Inclusion in action: Jack shows students what’s possible with Office 365, a screen reader and a keyboard
When a sighted person walks into Jack Mendez’s classroom, one of the first things they notice is a workstation without a screen. For Jack, this is a striking example how far assistive technology has advanced.
“I have a computer without a screen, and that’s intentional because I want people to understand that all you need is a keyboard and some headphones.” said Jack. “You can produce and consume content and use the computer and navigate just with the screen reader and your keyboard.”
As the Director of Technology at the Louisiana Center for the Blind, Jack is in charge of the school’s IT systems and the software used to prepare students for life outside of school. When you enter his classroom, you discover a flurry of activity. Jack deployed Office 365 on all the school’s workstations. “It’s the best that’s out there. If you find something better, let me know.”
Students manage their calendars and access email through Outlook. They use OneNote to take notes and access them across multiple devices. Jack is a big advocate for the use of Office 365 built-in accessibility checker to make content more inclusive, saying,
“It’s just something that it makes sense to click on. It takes a second, and a lot of times for most recommendations that the tool produces, it’s like a five-second fix.”
If students want to know how to perform a task in Word, Excel, or PowerPoint, they use Office 365’s Tell Me feature and ask how it’s done. The answers are quickly provided. For Jack, these accessible technologies are a game changer for him and his students.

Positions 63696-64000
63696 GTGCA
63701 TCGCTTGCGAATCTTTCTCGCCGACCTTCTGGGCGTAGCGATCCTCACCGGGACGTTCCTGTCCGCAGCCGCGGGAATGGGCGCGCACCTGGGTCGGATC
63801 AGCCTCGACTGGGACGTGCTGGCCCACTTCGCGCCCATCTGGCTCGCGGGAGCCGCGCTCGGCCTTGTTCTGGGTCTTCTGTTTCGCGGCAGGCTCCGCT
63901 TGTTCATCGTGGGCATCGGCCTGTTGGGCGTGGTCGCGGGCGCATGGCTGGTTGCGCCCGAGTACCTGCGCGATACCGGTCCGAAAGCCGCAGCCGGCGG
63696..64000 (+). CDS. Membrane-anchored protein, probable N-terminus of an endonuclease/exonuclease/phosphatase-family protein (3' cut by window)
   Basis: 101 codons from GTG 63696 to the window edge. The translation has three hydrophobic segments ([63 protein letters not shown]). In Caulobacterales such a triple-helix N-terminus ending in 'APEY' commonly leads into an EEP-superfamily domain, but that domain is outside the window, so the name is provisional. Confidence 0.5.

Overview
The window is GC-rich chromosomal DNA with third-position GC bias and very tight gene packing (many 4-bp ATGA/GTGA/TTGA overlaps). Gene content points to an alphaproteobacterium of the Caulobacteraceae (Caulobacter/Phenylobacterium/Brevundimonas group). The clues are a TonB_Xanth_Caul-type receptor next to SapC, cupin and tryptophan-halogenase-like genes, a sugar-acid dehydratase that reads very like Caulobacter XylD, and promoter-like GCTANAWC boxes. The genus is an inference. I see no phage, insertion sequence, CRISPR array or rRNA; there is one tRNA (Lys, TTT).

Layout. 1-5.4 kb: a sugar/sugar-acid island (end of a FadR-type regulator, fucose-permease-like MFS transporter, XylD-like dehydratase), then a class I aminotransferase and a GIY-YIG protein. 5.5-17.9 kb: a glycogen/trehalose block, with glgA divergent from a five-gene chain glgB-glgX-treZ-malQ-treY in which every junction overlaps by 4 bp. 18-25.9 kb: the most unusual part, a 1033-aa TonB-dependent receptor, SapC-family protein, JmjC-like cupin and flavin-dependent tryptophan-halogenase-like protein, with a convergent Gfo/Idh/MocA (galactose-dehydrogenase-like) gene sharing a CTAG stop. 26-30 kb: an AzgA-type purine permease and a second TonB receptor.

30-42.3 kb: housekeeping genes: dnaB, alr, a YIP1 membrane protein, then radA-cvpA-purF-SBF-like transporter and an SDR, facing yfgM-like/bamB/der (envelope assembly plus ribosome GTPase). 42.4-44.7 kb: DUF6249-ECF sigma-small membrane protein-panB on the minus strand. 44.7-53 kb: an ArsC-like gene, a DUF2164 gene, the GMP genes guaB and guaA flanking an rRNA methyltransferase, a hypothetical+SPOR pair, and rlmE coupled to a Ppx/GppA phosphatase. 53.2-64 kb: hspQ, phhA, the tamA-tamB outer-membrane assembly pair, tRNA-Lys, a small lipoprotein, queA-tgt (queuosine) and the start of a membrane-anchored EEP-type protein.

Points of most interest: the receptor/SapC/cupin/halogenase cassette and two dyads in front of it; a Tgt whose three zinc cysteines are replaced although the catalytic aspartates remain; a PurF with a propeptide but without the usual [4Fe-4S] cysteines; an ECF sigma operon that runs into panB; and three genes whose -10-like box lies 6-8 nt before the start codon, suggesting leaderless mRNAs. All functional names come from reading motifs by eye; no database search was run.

“I can now open up Excel or PowerPoint or Word and I can produce content that someone across the world would look at and never know a blind person had a role in that production. It be just as appealing, just as in-depth as anything else someone with no disabilities could have produced.”
Jack says that students want to come to the school for technology classes because they see how productive you can be if you have good training and understand how the tools work.
“My hope for all of my students is that they’re able to use technology to make their lives better. Many of them go on to college. A lot of them start working. Some of them already have careers and they’re using this time to enhance their ability to be more independent at their current job.”
In addition to working with students, Jack shows companies the ways that accessible technologies can enable them to expand their workforce and employ more people with disabilities, like blindness. During a recent demonstration he did for some local bankers generating a visual presentation on a computer without a screen, he opened up Office and started producing a document.
“I wrote some things, I changed some fonts, I saved the document all using the keyboard, all without a screen.”
Since that demonstration, some of his students have earned employment with those same bankers. Jack serves as an example of how to personalize and maximize the use of technology. He says he was always curious as a child. When he got in touch with computers, he realized this meant even more stuff to explore. During a routine visit to his dentist at age 15, Jack overheard staff talking about a problem with the computer. When he told the dentist he could fix it, the dentist hesitated before he gave him a chance. Jack repaired the computer and earned $500. The dentist then recommended him for other jobs, and that was the birth of his career in IT.
Jack’s hopes that accessible technologies become a given in the future, which he believes will make life and business better for everyone.
“When I’m able to help a business understand that when you make a hiring decision with someone who’s had good training that they’re going to help the entire company,” he said.
As for teaching? “It’s about helping a student understand what’s possible.”
Learn more about Microsoft’s comprehensive accessibility strategy by reading the factsheet.